The truth about many of our failed goals is that we haven’t achieved them because we didn’t know how to set and accomplish goals effectively, rather than having not had enough willpower, determination, or fortitude. There are strings of mistakes standing in our way of accomplished goals. Fortunately for us, we don’t have to fall victim to these mistakes for 2015. There are many common mistakes we make with setting goals, but there are also surefire ways to fix them too.

Goal Setting

1. You make your goals too vague.

Instead of having a vague goal of “going to the gym,” make your goals specific—something like, “run a mile around the indoor track each morning.”

2. You have no way of knowing where you are with your goals.

It’s hard to recognize where you are at reaching your goal if you have no way of measuring where you are with it. Instead, make your goal measurable with questions such as, “how much?” or “how many?” This way, you always know where you stand with your goals.

3. You make your goals impossible to reach.

If it’s impossible of reaching, you’re simply not going to reach for it. Sometimes, our past behavior can predict our future behavior, which means if you have no sign of changing a behavior within a week, don’t set a goal that wants to accomplish that. While you can do many things you set your mind to, it’ll be much easier if you realize your capabilities, and judge your goals from there.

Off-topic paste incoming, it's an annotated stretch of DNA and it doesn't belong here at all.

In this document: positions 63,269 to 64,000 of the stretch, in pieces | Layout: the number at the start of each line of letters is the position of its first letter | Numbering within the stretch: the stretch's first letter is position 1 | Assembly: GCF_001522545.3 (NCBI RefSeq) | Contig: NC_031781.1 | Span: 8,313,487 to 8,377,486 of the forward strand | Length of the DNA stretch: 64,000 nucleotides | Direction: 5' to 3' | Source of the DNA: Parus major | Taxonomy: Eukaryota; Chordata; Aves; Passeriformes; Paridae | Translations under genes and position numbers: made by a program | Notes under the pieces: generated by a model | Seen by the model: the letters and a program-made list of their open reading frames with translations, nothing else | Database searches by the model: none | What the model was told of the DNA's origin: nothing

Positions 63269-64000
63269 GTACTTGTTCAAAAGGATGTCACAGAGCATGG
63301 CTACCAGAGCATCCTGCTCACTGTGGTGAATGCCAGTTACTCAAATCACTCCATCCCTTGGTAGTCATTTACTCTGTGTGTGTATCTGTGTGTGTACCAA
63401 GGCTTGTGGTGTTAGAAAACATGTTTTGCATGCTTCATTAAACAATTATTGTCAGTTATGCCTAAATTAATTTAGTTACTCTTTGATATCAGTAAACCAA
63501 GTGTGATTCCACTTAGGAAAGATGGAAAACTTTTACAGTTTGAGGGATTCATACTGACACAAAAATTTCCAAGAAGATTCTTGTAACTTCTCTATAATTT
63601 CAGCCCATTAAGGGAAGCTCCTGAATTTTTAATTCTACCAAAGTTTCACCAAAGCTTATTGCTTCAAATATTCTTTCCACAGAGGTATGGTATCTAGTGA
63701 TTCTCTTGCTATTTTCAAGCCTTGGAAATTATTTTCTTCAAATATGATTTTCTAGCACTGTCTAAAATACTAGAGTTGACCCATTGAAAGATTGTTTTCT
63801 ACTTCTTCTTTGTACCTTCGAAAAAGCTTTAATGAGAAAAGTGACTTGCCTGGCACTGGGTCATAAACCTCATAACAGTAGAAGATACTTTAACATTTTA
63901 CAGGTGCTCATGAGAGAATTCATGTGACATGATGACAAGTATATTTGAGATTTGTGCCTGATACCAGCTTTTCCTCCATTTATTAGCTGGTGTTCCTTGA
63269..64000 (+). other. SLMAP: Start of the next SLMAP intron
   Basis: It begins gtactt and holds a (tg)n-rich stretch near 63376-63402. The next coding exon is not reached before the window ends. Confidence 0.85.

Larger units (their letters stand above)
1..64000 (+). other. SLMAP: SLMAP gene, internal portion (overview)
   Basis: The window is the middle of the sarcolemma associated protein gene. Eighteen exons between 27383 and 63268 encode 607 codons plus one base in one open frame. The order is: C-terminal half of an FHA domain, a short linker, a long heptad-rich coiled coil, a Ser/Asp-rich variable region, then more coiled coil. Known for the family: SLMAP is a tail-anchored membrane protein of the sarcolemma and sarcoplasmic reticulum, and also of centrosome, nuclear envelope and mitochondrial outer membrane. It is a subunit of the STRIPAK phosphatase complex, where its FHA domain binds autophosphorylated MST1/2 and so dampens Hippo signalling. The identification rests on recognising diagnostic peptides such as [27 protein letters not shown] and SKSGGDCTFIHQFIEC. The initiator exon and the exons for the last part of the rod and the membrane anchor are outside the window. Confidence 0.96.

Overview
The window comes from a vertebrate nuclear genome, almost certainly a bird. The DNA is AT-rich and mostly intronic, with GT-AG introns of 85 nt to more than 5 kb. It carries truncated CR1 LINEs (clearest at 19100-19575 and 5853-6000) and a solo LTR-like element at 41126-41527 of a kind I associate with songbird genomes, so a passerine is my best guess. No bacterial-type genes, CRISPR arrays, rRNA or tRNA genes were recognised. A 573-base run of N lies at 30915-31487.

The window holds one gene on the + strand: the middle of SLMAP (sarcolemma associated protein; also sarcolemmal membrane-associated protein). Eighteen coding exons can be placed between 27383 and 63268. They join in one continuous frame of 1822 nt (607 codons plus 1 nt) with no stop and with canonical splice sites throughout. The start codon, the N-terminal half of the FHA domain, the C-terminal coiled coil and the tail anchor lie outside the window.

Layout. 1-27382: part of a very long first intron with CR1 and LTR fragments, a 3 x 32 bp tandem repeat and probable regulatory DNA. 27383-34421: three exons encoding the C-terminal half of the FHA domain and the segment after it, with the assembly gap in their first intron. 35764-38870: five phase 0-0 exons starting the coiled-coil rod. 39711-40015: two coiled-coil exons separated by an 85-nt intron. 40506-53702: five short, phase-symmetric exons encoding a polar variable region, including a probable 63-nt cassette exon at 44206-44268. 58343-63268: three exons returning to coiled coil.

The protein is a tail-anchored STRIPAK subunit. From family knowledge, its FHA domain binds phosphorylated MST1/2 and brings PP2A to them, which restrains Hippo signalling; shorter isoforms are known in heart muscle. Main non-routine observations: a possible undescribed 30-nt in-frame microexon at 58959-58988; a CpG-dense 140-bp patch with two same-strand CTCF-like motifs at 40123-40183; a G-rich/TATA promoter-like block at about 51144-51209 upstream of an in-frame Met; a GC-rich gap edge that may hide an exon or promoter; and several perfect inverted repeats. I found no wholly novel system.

4. You only list your long-term goals.

Long-term goals tend to fizzle out because we’re stuck on the larger view rather than what we need to accomplish in the here and now to get there. Instead, list out all the short-term goals involved with your long-term goal. For instance, if you want to seek a publisher for a book you’ve written, your short-term goals might involve your marketing your writing and writing for more magazines in order to accomplished your goal of publishing. By listing out the short-term goals involved with your long-term goal, you’ll focus more on doing what’s in front of you.